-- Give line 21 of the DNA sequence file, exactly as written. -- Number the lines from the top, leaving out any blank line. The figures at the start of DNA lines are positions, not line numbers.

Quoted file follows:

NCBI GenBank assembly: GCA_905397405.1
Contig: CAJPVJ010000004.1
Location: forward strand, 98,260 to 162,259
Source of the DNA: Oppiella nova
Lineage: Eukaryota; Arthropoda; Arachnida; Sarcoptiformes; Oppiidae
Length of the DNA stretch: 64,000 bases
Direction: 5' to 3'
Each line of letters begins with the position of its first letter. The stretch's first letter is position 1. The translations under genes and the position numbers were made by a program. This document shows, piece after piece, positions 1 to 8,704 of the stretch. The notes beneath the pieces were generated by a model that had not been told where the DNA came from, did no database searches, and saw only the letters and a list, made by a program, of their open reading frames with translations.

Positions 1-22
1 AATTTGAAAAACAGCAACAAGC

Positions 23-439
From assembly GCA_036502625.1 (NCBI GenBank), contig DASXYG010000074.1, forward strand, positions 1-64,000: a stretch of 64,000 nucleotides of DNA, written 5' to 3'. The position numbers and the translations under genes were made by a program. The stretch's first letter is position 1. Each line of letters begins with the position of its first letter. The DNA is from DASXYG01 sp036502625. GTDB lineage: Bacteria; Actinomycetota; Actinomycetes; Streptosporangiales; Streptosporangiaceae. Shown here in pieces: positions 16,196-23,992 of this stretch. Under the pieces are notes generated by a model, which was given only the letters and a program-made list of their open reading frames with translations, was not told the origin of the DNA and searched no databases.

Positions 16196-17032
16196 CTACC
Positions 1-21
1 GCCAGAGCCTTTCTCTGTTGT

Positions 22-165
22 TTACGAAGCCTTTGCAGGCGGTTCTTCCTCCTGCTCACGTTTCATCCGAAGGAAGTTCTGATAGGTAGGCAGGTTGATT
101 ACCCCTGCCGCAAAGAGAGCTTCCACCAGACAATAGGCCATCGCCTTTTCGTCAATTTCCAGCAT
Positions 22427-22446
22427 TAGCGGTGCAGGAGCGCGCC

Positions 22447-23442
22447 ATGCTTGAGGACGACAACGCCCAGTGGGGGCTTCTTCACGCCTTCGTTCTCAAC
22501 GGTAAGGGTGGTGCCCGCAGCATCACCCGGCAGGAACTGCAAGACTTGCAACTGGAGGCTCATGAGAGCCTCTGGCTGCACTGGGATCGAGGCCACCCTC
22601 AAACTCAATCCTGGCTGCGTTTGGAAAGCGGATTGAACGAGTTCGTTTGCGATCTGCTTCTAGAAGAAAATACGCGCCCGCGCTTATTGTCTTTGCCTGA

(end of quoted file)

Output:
22427 TAGCGGTGCAGGAGCGCGCC